Naira pressure to persist as dollar allocation to BDCs decline – Businessday

By Hope Moses-Ashike

Dollar sales to Bureau De Change (BDC) operators by Travelex, a global currency dealer, and some banks declined last week from $15,000 to $8,000 per BDC.

The reduction in the volume of weekly sales to BDCs was aimed at ensuring that more operation within and outside Lagos get allocation.

Consequently, the outlook for foreign exchange this week show continued pressure on the local currency. “we anticipate sustained pressure at the alternative foreign exchange market segments due to reduced supply in that market segment”, analysts at Cowry Asset Management limited said.

Also, analysts at Afrinvest Securities limited expect the liquidity constraints in the market to continue to drive the overall performance of the FX market in the coming week.

Against expectation of FX reforms pronouncements at the end of the MPC meeting on Tuesday, the Committee stayed silent on the current state of the interbank market while reinstating its commitment to continue to allocate FX to critical sectors of the economy.

The naira exchange rate to the dollar remained largely stable closing at N305.25/US$1.00 from the previous week’s close of N305.50/US$1.00 at the inter-bank market.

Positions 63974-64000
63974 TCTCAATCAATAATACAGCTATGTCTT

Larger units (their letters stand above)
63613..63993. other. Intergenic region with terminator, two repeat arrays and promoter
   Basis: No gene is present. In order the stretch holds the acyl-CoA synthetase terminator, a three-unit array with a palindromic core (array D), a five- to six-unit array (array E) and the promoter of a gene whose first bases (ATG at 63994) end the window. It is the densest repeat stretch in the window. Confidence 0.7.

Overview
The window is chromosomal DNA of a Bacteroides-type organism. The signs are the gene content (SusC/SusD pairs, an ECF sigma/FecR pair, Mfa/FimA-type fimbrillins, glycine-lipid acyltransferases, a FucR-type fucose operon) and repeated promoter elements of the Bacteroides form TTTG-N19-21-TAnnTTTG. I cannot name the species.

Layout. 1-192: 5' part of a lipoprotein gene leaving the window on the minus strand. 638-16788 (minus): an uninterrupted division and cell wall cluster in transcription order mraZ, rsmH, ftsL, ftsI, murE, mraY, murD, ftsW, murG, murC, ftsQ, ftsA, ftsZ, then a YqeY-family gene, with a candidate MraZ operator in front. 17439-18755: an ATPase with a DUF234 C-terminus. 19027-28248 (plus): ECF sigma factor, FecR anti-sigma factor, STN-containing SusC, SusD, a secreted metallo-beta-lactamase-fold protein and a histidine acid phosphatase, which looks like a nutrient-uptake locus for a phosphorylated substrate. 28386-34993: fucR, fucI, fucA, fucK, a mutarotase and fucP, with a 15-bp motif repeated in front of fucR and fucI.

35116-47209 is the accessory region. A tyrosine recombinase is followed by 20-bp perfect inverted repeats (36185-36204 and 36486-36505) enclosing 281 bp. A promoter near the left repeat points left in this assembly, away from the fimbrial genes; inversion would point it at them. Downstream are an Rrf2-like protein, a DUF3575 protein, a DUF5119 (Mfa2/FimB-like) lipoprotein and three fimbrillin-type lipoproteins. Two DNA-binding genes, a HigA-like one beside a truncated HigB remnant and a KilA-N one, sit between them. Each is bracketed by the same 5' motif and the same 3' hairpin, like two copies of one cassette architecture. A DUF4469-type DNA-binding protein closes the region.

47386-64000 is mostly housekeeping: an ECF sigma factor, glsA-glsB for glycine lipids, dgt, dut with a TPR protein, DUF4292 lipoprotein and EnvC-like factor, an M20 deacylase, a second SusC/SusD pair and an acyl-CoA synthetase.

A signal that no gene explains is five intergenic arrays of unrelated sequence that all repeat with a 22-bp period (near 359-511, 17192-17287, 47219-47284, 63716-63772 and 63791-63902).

At the parallel market however, the demand pressure remains noticeable as the naira depreciated N5.00/US$1.00 against the greenback on Monday from N465/US$1.00 on previous Friday to N470.00/US$1.00 at the close of trade.

However, the currency stayed flat at N470.00/US$1.00 for the rest of the week implying a 1.1% weakening on a W-o-W basis. We expect the liquidity constraints in the market to continue to drive the overall performance of the FX market in the coming week.

At the currency derivatives market, the value of opened contracts closed the week lower at US$3.6bn from the previous week’s close of US$3.8bn on the back of NGUS NOV 2016 contract (with open value of US$421.7m) that was settled by the CBN on Wednesday and replaced with NGUS NOV 2017 (open value subscribed at US$89.5m).

On the contract list, the 11-12 month term to maturity currently presents the most attractive hedging opportunities (prices at N260.00/US$1.00 and N262.00/US$1.00) since the contracts are not opened for speculative purposes.

Afrinvest said its analysis is premised on the potential FX depreciation in the horizon when the necessary inevitable reforms of the market become operative.

“The 1-year derived futures price, if we assume 18.0% risk free rate and the current interbank and parallel market spot prices, suggests N365.45/US$1.00 (CBN Spot) and N550.72/US$1.00 (parallel) as against the CBN’s price of N260.00/US$1.00 for 1-year FX futures contract rate. Overall, only 30.1% of the futures contracts have been subscribed from inception to date”, the analysts said.